Here in Australia we characterise January 26th as a national day, but it devolves from the first landing of a colonising fleet with a governor – Arthur Phillip – in what is now New South Wales. Probably with the dear old Union jack and file of marines, with jolly tars pulling the boats up upon the beach. Refer to your historical paintings and see if I’m right.
The local indigenous people at the time could do little to hinder it, and have not had much luck hindering his successors – though now they have writs instead of wooden spears and can throw them further. But they do keep asking for the national day to be shifted from that landing day – seeing it as an insult to themselves.
Their protests draw counter protests from people who are not indigenous and who do not want to be forced to change their ways on the basis of this protest. There are more than two sides to the thing and all the sides have lawyers and publicists.
Now I am going to take sides…read my next post to see which one…
As long as it is on a sticker – not a brass plate.
We all make foolish errors from time to time. And not just errors – we make foolish choices, utter foolish statements, and espouse foolish ideas. If we are lucky , we find out about them before real harm is done. Then we have the gravest test of our character – I call it the Will Rogers moment.
It’s the point at which we realise we are in a hole and holding a shovel. What we do with the implement after that realisation defines us. If we dig ourselves out of it, we are wise – if we dig ourselves deeper, we are foolish.
I’m brought to this thought by watching politicians discover their mistakes – We’ve seen it most poignantly here in Australia with the discovery of archaic dual-citizenship laws that were used as political tools to oust members of parliament. It continues, and the lawmakers show no sign of ceasing to dig – and no signs of mending the law to recover some of their dignity. We laughed with them at the start but by God, we’re laughing at them now.
The US President, Mr. Trump, has also found it politic to change his mind about enforcing a law regarding immigrants. The awful truth that the law was one devised by his political opponents has now come to light, and they will need to call the spin doctors and the lobbying journalists in to adjust the telling of the truth accordingly. I expect some whoppers from the other party in the next little while.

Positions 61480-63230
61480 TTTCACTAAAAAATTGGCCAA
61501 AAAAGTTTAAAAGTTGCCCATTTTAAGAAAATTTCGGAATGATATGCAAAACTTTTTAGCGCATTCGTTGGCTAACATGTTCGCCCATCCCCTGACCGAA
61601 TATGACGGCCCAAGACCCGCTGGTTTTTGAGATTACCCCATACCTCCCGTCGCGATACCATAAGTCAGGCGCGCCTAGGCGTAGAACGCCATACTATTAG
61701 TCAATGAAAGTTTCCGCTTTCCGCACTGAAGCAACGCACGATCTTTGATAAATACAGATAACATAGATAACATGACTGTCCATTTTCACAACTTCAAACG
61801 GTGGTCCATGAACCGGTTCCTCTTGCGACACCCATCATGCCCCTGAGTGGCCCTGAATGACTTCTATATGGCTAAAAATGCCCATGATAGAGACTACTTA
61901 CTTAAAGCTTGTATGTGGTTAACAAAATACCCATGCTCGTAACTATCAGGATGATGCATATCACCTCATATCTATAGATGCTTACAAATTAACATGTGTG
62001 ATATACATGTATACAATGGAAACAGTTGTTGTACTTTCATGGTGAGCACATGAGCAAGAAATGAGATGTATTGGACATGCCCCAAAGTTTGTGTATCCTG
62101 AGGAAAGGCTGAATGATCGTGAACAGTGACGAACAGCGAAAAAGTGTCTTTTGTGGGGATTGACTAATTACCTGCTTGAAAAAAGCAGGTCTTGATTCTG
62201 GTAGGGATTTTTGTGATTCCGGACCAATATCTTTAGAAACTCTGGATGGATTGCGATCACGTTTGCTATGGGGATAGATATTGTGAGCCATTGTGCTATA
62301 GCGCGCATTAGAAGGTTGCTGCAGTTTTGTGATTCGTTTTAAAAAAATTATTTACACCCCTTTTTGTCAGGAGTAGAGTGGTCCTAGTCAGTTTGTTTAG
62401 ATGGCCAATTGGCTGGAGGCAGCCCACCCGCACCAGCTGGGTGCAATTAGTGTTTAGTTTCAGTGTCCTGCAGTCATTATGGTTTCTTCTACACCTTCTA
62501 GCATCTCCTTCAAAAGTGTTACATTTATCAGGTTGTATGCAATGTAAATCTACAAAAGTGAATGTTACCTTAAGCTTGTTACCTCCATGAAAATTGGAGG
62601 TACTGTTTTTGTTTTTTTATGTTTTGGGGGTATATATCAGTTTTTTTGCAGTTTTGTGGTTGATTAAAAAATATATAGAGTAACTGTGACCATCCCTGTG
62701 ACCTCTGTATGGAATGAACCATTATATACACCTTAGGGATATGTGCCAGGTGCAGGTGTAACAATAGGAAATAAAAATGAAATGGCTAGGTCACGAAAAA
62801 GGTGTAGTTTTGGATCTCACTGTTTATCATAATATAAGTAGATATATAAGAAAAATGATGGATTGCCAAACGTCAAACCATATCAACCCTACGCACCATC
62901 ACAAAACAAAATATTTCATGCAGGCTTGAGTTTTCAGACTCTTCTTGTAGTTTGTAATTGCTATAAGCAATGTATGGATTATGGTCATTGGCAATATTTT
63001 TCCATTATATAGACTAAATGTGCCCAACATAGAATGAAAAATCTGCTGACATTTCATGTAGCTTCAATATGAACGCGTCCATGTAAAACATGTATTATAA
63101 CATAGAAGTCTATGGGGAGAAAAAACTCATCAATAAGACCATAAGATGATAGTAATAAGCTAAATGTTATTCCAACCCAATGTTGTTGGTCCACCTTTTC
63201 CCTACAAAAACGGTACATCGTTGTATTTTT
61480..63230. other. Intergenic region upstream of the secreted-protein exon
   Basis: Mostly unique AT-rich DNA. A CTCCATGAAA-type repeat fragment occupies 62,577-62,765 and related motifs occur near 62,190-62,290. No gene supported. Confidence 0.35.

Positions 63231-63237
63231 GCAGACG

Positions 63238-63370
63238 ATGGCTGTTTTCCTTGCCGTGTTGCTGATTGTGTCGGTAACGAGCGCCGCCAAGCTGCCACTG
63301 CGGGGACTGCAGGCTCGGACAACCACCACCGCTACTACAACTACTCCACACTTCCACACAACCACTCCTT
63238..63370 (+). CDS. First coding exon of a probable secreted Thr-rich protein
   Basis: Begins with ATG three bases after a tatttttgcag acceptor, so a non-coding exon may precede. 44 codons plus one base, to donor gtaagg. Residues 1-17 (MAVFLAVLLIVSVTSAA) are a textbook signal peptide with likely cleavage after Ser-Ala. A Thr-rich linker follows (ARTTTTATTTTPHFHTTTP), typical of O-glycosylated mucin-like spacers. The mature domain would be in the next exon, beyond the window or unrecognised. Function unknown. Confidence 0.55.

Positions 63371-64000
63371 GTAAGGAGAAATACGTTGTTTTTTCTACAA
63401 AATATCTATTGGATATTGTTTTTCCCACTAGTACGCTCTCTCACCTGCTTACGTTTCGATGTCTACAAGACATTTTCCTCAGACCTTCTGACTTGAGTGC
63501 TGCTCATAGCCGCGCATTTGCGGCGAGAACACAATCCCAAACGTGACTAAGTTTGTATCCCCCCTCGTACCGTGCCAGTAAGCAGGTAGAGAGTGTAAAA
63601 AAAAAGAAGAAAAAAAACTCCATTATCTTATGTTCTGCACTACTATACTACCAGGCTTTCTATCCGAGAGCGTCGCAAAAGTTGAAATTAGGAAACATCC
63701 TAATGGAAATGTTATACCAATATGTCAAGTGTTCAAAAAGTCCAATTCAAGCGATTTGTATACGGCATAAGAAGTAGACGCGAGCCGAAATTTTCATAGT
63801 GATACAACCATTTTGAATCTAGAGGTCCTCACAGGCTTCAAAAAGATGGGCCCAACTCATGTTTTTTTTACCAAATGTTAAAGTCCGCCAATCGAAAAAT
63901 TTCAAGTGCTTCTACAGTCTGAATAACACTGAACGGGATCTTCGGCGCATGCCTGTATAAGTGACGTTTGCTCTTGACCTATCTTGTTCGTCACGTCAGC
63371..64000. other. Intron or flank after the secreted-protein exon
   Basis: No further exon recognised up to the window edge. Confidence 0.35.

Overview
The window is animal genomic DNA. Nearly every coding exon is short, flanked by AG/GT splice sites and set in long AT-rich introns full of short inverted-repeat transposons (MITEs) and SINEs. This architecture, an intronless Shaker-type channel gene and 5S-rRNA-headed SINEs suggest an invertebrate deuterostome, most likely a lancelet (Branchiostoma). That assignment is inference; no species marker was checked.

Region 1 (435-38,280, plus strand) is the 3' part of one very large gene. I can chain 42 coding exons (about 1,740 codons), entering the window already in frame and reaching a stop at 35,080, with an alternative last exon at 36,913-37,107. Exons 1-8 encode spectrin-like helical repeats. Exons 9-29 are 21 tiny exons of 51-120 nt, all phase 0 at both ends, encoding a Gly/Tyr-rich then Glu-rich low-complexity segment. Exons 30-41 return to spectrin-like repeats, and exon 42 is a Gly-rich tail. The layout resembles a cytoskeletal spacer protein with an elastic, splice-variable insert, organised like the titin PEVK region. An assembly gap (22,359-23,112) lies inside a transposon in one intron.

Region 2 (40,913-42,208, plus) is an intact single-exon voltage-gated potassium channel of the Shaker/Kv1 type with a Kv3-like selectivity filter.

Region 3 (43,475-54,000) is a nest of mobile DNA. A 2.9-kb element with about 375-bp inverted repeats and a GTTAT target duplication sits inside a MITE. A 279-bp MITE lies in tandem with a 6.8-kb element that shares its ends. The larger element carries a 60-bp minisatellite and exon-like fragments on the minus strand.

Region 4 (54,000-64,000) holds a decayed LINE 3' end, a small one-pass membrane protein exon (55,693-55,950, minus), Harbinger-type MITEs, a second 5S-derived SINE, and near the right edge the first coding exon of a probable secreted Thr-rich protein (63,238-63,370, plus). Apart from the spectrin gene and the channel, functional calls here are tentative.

We have often been accused of being cynics in Australia. This underestimates the citizens of this wonderful nation. We are greater than this – we are perfectly capable of being cynical in every country on Earth…with the possible exception of New Zealand. No-one is cynical in New Zealand, though they have been trying to establish a program to breed it for years.
Some have looked to climate, ancestry, ethnicity, history, and any number of other reasons for the national characteristic. It is all very well to score a PhD or a publisher’s advance upon this sort of speculation but the truth is that it is none of these things. The reason Australians are cynical is geography – we are far enough away from the rest of the world that we figure we can get away with it. We cock a snook at the various Kims, Vlads, Donalds, and Angelas…as well as the unpronounceable leaders of Africa, South America, and Canada and it is rarely sheeted home to us.
Oh, mind you, if we are of certain ethnicities that maintain spy networks here and dungeons back home into which our relatives can be thrust, we tend to be a bit quieter…but there are still pictures of Winnie the Pooh and copies of Charley Hebdo magneted onto the refrigerator in spite of official disapproval. They probably get whisked away when a national festival dinner party is held, but they come back afterwards.
Be fair to us – we are cynical about ourselves as much as we are about people overseas. Indeed, there is no topic more dear to the hearts or the sphincters of the Australians than our own national and state governments. Oh, and the local government, too. We’ll cheerfully discuss how much we despise our fearless leaders at the drop of a beer bottle cap. Our leaders hold us in similar affection.
It is known technically as a Mudgee Standoff – we don’t get to keep machine guns in our houses but Bunnings sells rope and there are trees aplenty with stout limbs, so the checks and balances of the Westminster government are still in force. We were once told by one politician that ” We’ll keep the bastards honest. ” Actually I think that was just a case of someone making a mistake with the punctuation when they reported it. What he really said was:
” We’ll keep the bastards. Honest… ”
But that’s just me being cynical.